Welcome to the Real World

A photo a week throughout 2019: our family, just as we are. 9/52

The weirdest part about our shelter in place experience was returning home. We walked through the front door and, surprise! Life plodded on with startling familiarity. I cleared the counters and figured out a dinner plan, despite the many other things on my mind.

My husband flipped on the news so we could maybe find out more details of the situation. We had already learned from online sources what was first said to be an active shooter situation was an unlawful/accidental discharge, and it was at the other end of the mall from where we were. By God’s mercy, there was no rampage going on down the way, but we didn’t know that until well beyond our departure from the mall. I was grateful no one was hurt, but don’t know if it was terribly comforting to know it was “just an accidental discharge” in a public place full of families. Public gun situations are becoming more commonplace (it boggles my mind to say so), but we frequent public places so rarely, I honestly never expected to encounter something remotely like this in my lifetime.

I bustled in the kitchen, trying to focus on the task at hand when my husband stopped in to let me know that at least one of the kids was in and out of weeping and asking some hard questions about what we had experienced as the evening settled in. He often leaves the more involved communication to me, since I rarely have any shortage of words. He’s the best choice for all-consuming, life-giving hugs, which he doles out freely to all of us. We agreed he would handle getting our toddler to sleep at bedtime and I would sit with the bigger kids gathered around to help them talk through the experience and answer all the questions I could. I prayed for wisdom about what to say.

The kids have been taking classes twice a week at a nearby school. It is technically a public school but set up to serve homeschool families with support, oversight, and a bunch of awesome classes we just have to show up for (less work for mama). It’s the most “school-like” environment my kids have been in since our oldest entered kindergarten. They have done earthquake, fire, and shelter in place drills on campus, but none of them have ever connected the dots as to why the drills were necessary, or really, how they are all different from each other. I’m not sorry I haven’t splashed all the news stories before them prior to this experience. They range in age from 3 to 12 and one of us parents is nearly always with them even at school, so I haven’t felt the need to fill their heads with fears about what could happen in a social situation gone sideways. I’m sure they’ve seen snippets of new stories here and there. We’ve never intentionally tried to hide the real world from them, we simply haven’t brought the tragic things close in an effort to protect their sense of wonder and childlikeness in these precious years.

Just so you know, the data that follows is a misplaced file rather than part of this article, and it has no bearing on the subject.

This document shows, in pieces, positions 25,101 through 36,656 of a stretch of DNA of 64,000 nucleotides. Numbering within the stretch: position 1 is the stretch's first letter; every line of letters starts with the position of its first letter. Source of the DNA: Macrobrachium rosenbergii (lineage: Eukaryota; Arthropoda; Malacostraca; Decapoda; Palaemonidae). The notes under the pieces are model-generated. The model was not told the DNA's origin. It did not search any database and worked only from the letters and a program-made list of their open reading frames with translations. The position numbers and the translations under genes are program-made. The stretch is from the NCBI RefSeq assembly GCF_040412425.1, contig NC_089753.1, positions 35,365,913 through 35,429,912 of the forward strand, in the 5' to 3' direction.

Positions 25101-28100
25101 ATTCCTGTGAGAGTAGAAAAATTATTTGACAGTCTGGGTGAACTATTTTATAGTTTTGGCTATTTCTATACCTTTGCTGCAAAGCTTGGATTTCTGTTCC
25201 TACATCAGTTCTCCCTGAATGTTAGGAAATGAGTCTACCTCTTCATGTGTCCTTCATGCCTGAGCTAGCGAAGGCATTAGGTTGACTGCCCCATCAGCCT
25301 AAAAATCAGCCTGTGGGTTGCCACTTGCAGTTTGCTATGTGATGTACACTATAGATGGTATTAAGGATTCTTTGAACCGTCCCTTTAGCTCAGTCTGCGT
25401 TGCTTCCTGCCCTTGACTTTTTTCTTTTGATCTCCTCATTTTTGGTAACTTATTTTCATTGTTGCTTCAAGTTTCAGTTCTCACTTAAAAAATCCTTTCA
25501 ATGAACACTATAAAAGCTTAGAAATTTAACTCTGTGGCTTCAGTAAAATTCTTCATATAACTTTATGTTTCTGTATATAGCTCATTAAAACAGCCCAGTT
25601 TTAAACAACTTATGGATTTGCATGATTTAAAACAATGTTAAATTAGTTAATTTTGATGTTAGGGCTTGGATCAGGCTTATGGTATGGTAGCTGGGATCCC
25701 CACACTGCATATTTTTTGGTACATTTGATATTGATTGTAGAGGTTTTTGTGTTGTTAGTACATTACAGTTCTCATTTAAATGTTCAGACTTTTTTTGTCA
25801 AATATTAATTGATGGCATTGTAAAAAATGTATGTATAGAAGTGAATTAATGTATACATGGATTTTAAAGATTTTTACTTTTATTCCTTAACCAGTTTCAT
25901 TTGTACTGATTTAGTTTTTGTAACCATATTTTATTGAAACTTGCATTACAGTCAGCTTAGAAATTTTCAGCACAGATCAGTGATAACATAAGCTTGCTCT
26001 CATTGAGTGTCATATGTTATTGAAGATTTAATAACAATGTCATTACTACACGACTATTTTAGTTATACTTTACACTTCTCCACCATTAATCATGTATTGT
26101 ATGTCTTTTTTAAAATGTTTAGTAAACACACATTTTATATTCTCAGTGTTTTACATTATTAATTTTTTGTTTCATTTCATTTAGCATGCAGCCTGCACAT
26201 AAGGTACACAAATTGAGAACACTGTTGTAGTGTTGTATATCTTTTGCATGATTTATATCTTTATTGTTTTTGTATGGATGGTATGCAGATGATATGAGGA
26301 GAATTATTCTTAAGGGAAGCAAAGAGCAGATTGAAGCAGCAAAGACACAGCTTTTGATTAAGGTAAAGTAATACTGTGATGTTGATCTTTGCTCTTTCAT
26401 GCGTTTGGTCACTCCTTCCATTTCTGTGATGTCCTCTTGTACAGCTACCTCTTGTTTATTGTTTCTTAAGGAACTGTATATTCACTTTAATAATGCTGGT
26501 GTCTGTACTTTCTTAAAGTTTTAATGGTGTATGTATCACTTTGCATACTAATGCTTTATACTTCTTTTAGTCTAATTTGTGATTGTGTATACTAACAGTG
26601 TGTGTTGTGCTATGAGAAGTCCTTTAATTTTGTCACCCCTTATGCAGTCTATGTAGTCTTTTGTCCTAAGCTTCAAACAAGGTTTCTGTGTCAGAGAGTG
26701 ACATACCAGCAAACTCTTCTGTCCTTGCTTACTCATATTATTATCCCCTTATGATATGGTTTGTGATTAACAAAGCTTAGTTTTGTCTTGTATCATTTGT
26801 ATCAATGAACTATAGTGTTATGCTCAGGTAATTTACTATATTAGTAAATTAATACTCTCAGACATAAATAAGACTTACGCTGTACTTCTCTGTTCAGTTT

As a hyper-aware child myself, I was very aware of any an all dangers that could ever befall me and spent a good portion of my childhood worrying about all of the above–well beyond what would be seen as normal. I never slept with my bedroom window open (not even one time) because I was certain if I did, someone would come through it to kidnap me. Before I was ten years old, I knew to be aware of where exits were in public places, always studied the faces and body language of strangers to see if they might be a threat, and took every precaution in every situation I could to avoid any perceived danger. It has taken me years of painstaking heart-work and prayer to untangle irrational fear from my everyday life. Situational awareness is a needed skill, but having lived the life I have and discovering the crippling effects of rampant, unchecked fear, I’ve grown to believe childhood is a fleeting time that can and should be protected whenever possible. I realize many children are not given this opportunity, which grieves my mama-heart, but in no way deters me from wanting to do what I can for my children and the ones in my sphere of influence to preserve their innocence as long as I can. I invest deeply at home precisely because I want to guard these years of wonder and delight for as long as I can.

The kids gathered after their bedtime routines and we talked for a long time. I started by asking them if there was anything they wanted to talk about or ask regarding the experience. In turn, they each chattered out what they remembered hearing and seeing, what frightened them, what they didn’t understand, and tossed out their questions.

“Do lots of people shoot up malls and public places?” came one of them.